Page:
Sri Lanka’s low yields in paddy

Despite the increase in the last three decades, Sri Lanka’s yield levels in all agri-products are below those of world’s better performers. In rice (after paddy is threshed), Sri Lanka had a yield level of 1,000 kg per Ha in 1950s. With the opening of virgin lands in the Mahaweli Project, the yield levels increased to 2,300 kg in 1990s. But it got saturated at that level and in 2020, the country had recorded a yield level of about 2,500 kg per Ha.

This should be compared with the yield levels of 7,056 kg in China, 7,399 kg in Greece, 7,534 kg in Spain, 7,910 kg in Turkey, 8,373 kg in Egypt, 8,374 kg in USA, and 8,771 kg in Australia. Hence, Sri Lanka, despite its best efforts with fertiliser subsidy and other incentives, has reached its peak. If the country does not go for a second green revolution soon, it will be hard for it to feed the rising number of mouths in the future which is projected to be 23 million locals and another 5 million tourists in 2032. There will certainly be a rice deficit unless the present yield levels are improved.

Plantation crops too record low yields

Sri Lanka’s tea yield amounted to 949 kg per Ha in 1965. It increased to 1,493 kg in 1995. In 2020, it had fallen to 1300 kg. Like in rice, it is below some of the new entrants to tea growing. In 2019, India produced 2,141 kg per Ha, Kenya 2,087 kg, Vietnam 2,315 kg, Turkey 3,229 kg, and Iran 5,913 kg.

In the case of rubber, the average yield per Ha stood at 400 kg in 1950s. This increased to 864 kg during 1994-6. But it fell to 670 kg in 2020. Comparatively, rubber yields have been higher in major competitor countries. India’s Kerala state has recorded a yield of 1,480 kg, Ghana 858 kg, and Vietnam 1,185 kg.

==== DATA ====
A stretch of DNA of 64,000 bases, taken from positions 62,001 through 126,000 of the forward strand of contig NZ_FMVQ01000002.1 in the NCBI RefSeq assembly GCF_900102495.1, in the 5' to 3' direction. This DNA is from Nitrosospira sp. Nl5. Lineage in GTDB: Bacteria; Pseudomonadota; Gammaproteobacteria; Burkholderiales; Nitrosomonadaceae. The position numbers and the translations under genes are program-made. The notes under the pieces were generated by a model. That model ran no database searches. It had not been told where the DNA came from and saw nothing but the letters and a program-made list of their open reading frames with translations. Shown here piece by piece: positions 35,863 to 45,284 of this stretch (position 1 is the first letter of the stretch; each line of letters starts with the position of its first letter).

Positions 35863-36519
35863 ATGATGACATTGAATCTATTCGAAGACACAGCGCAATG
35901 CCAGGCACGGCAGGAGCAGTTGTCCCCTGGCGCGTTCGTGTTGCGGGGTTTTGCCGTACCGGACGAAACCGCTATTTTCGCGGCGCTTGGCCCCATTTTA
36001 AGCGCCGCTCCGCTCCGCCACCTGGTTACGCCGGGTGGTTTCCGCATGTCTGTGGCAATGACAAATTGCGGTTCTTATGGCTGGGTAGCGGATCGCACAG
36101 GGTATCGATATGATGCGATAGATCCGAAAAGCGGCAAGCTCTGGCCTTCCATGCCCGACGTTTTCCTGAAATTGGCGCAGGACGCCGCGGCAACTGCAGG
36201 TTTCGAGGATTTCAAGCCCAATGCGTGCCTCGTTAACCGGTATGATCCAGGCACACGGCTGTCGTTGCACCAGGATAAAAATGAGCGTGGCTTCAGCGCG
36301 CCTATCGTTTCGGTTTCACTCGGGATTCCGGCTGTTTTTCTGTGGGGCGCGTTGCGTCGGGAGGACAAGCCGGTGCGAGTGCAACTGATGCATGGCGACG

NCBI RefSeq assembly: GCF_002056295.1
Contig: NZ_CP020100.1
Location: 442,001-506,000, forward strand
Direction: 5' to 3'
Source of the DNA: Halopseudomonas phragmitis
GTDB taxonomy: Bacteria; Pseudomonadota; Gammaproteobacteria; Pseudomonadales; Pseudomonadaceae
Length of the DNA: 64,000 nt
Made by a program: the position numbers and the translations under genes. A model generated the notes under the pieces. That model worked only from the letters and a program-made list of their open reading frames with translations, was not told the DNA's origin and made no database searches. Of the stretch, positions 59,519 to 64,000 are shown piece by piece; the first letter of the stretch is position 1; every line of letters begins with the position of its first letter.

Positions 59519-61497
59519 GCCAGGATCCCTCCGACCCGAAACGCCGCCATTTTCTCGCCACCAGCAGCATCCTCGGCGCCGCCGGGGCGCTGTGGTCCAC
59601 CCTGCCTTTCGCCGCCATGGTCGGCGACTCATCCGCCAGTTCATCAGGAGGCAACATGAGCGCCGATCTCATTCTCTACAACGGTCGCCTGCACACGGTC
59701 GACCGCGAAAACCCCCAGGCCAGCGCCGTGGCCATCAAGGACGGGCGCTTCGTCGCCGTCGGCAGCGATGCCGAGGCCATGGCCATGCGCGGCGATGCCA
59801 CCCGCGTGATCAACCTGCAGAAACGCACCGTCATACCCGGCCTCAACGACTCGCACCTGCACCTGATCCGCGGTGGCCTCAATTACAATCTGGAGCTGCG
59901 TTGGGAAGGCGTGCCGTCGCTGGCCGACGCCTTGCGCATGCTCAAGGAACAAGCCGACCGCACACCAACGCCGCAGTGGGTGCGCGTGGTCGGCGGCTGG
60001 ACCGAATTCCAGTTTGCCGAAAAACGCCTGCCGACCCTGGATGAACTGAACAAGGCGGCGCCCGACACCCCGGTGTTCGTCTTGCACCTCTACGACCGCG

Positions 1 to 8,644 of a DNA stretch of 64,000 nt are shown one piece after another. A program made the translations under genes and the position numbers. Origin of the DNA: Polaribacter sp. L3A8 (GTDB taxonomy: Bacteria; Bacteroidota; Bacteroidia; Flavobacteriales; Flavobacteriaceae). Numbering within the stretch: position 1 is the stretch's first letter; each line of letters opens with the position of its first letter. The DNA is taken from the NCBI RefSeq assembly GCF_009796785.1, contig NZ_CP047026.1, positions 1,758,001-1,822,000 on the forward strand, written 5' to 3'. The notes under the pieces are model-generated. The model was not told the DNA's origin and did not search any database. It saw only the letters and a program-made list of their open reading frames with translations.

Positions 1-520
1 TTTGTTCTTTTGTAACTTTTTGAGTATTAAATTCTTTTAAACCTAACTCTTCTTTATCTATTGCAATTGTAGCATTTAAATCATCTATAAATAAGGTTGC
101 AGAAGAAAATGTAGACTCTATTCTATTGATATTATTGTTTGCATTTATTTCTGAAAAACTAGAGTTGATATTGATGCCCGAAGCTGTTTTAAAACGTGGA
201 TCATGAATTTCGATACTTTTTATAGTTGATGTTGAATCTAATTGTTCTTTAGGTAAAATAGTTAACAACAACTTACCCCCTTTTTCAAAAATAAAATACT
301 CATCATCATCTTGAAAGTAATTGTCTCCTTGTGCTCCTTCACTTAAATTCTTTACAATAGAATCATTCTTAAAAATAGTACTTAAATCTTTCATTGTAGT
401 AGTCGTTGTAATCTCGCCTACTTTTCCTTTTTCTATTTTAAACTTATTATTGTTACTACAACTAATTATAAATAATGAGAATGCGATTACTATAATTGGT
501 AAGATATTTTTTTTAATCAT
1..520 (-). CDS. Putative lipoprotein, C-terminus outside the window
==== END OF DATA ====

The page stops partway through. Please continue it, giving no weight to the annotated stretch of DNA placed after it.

The story of coconut is the same. Sri Lanka’s coconut yields amounted to 6,100 nuts per Ha in 1996. It has fallen to 5,500 nuts by 2020. Comparatively, better performers like Thailand produces 6,733 nuts per Ha, Myanmar 8,800 nuts, Indonesia 6,767 nuts, and China 10,615 nuts. Thus, Sri Lanka’s plantation sector badly needs yield improvement if it is to survive in a competitive market. The sudden denial of chemical fertilisers and pesticides will certainly deliver a death blow to this industry.



Need for a second green revolution

What is needed by Sri Lanka at the present juncture is to go for a second green revolution to improve its agricultural yields. As mentioned above, the first Green Revolution was based on the development of high yielding varieties, application of chemical fertilisers, and pesticides. The revolution was carried out by scientists and engineers and not by politicians, though their blessings were offered to them. For instance, the Indian green revolution was carried out by the scientific community at the instance of the Prime Minister Lal Bahadur Shastri, according to Gurcharan Das who wrote the book titled India Unbound in 2000.

The present Government in Sri Lanka has also launched a green revolution but it appears that the scientific community has not been assigned a leading role in that. As the press release from the President’s office has indicated, the objective of the second green revolution has been to increase the quality of foods and not the quantity of foods. The quality comes in the form of supplying foods not contaminated by toxins and not contributing to the degradation of environment. Hence, it is ‘greening agriculture’ in its modern day use rather than launching a green revolution.